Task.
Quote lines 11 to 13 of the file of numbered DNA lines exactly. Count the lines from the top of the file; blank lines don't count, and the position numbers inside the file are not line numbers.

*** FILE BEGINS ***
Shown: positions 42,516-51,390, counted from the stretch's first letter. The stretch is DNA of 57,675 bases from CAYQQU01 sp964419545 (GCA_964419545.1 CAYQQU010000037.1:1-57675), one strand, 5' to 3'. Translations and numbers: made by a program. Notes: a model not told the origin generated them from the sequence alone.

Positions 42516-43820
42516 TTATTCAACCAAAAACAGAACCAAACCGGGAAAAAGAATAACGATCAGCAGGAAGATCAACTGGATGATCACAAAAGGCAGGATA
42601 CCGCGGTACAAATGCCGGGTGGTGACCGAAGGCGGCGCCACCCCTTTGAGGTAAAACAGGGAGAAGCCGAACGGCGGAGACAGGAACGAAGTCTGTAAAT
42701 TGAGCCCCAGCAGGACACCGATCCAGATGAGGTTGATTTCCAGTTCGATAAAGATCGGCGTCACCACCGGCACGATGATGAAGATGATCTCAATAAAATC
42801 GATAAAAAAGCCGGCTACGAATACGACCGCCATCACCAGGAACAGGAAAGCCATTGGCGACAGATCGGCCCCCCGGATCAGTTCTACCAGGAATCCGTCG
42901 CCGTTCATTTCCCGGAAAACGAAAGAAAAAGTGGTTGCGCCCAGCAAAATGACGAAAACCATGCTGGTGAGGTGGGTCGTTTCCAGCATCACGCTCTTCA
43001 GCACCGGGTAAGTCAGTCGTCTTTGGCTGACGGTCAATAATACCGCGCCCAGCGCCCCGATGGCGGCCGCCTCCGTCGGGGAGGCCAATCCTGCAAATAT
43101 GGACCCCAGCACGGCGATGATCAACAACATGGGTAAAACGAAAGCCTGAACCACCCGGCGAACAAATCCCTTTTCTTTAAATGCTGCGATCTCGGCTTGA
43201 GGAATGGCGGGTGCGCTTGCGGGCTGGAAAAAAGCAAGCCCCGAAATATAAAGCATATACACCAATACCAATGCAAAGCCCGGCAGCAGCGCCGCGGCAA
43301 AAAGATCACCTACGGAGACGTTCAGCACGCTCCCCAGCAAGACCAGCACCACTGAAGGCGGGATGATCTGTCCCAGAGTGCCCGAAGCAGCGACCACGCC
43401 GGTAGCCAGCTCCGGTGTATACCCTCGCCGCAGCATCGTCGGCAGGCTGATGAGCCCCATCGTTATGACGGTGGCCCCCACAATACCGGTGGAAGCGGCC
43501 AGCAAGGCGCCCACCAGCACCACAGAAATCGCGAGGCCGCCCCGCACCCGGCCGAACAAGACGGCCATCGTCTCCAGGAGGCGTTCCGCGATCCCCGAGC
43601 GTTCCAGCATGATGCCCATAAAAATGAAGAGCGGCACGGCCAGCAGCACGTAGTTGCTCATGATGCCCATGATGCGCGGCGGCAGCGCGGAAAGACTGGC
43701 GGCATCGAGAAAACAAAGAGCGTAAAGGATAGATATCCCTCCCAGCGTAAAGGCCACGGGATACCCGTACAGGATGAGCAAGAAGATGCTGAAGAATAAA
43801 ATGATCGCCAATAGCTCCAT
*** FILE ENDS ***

43301 AAAGATCACCTACGGAGACGTTCAGCACGCTCCCCAGCAAGACCAGCACCACTGAAGGCGGGATGATCTGTCCCAGAGTGCCCGAAGCAGCGACCACGCC
43401 GGTAGCCAGCTCCGGTGTATACCCTCGCCGCAGCATCGTCGGCAGGCTGATGAGCCCCATCGTTATGACGGTGGCCCCCACAATACCGGTGGAAGCGGCC
43501 AGCAAGGCGCCCACCAGCACCACAGAAATCGCGAGGCCGCCCCGCACCCGGCCGAACAAGACGGCCATCGTCTCCAGGAGGCGTTCCGCGATCCCCGAGC